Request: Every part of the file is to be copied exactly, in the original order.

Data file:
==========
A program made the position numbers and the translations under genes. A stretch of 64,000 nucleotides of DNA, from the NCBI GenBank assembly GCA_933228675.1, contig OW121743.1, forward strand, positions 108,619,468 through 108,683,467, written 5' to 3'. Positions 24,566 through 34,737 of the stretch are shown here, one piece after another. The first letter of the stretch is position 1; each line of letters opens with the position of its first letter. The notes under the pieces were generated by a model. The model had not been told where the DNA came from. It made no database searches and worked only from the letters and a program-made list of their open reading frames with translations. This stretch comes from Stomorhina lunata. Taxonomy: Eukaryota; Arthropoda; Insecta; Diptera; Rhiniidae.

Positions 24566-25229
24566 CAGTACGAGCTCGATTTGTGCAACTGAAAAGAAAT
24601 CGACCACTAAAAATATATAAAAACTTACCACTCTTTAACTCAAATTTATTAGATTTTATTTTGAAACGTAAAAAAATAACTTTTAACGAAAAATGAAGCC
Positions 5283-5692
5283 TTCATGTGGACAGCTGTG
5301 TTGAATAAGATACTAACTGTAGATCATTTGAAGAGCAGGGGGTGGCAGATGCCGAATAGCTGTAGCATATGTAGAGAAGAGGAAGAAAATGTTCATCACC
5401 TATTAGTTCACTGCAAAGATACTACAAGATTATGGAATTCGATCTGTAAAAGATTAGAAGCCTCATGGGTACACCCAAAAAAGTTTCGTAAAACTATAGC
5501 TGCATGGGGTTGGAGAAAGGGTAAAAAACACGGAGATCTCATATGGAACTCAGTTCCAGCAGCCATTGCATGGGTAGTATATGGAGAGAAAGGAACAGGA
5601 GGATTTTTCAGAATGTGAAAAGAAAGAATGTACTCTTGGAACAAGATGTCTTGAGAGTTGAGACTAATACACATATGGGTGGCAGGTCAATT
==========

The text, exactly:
A program made the position numbers and the translations under genes. A stretch of 64,000 nucleotides of DNA, from the NCBI GenBank assembly GCA_933228675.1, contig OW121743.1, forward strand, positions 108,619,468 through 108,683,467, written 5' to 3'. Positions 24,566 through 34,737 of the stretch are shown here, one piece after another. The first letter of the stretch is position 1; each line of letters opens with the position of its first letter. The notes under the pieces were generated by a model. The model had not been told where the DNA came from. It made no database searches and worked only from the letters and a program-made list of their open reading frames with translations. This stretch comes from Stomorhina lunata. Taxonomy: Eukaryota; Arthropoda; Insecta; Diptera; Rhiniidae.

Positions 24566-25229
24566 CAGTACGAGCTCGATTTGTGCAACTGAAAAGAAAT
24601 CGACCACTAAAAATATATAAAAACTTACCACTCTTTAACTCAAATTTATTAGATTTTATTTTGAAACGTAAAAAAATAACTTTTAACGAAAAATGAAGCC
Positions 5283-5692
5283 TTCATGTGGACAGCTGTG
5301 TTGAATAAGATACTAACTGTAGATCATTTGAAGAGCAGGGGGTGGCAGATGCCGAATAGCTGTAGCATATGTAGAGAAGAGGAAGAAAATGTTCATCACC
5401 TATTAGTTCACTGCAAAGATACTACAAGATTATGGAATTCGATCTGTAAAAGATTAGAAGCCTCATGGGTACACCCAAAAAAGTTTCGTAAAACTATAGC
5501 TGCATGGGGTTGGAGAAAGGGTAAAAAACACGGAGATCTCATATGGAACTCAGTTCCAGCAGCCATTGCATGGGTAGTATATGGAGAGAAAGGAACAGGA
5601 GGATTTTTCAGAATGTGAAAAGAAAGAATGTACTCTTGGAACAAGATGTCTTGAGAGTTGAGACTAATACACATATGGGTGGCAGGTCAATT